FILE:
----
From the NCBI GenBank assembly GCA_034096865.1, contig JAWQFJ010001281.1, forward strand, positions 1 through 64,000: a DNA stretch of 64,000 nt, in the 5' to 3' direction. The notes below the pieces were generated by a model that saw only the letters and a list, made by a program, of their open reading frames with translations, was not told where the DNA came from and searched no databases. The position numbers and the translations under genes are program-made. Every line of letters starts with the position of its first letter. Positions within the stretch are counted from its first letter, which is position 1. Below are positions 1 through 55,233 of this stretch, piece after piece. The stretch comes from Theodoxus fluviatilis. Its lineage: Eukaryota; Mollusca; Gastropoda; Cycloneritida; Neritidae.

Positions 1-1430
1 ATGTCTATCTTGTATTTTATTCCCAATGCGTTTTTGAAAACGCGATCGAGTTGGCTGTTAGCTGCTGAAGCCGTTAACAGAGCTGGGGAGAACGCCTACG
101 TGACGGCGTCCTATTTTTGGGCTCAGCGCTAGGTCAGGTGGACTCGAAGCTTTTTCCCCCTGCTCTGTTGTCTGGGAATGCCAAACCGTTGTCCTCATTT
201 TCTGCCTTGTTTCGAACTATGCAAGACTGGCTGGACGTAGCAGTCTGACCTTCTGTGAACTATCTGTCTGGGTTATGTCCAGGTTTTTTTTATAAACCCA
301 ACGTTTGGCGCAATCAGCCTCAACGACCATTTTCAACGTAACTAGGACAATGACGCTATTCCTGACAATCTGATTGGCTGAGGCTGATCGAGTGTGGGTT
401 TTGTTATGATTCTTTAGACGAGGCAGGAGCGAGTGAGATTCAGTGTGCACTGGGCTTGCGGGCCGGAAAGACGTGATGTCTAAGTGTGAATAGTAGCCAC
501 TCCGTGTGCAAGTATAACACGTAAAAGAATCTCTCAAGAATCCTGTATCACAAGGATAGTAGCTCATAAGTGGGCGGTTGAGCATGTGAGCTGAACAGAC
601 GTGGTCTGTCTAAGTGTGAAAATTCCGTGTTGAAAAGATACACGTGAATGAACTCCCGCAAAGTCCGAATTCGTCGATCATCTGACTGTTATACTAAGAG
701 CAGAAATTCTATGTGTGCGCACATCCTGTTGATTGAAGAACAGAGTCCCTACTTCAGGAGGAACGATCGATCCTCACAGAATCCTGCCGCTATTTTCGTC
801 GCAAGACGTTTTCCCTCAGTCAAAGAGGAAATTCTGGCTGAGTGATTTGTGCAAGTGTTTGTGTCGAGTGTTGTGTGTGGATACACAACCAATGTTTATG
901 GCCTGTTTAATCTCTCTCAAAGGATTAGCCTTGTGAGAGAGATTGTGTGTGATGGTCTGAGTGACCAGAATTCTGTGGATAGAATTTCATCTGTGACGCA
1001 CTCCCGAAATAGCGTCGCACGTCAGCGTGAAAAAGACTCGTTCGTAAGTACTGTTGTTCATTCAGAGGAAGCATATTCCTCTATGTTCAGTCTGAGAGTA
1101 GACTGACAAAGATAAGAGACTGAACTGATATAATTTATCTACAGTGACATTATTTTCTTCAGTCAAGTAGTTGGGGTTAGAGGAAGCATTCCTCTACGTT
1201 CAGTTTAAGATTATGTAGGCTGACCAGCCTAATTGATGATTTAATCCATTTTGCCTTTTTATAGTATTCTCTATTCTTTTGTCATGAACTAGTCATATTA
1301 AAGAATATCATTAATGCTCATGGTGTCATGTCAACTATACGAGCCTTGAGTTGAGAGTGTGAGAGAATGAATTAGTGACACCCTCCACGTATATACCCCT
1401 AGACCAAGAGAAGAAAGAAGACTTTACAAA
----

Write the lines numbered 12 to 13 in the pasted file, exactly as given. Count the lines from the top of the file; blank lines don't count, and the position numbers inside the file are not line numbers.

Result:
901 GCCTGTTTAATCTCTCTCAAAGGATTAGCCTTGTGAGAGAGATTGTGTGTGATGGTCTGAGTGACCAGAATTCTGTGGATAGAATTTCATCTGTGACGCA
1001 CTCCCGAAATAGCGTCGCACGTCAGCGTGAAAAAGACTCGTTCGTAAGTACTGTTGTTCATTCAGAGGAAGCATATTCCTCTATGTTCAGTCTGAGAGTA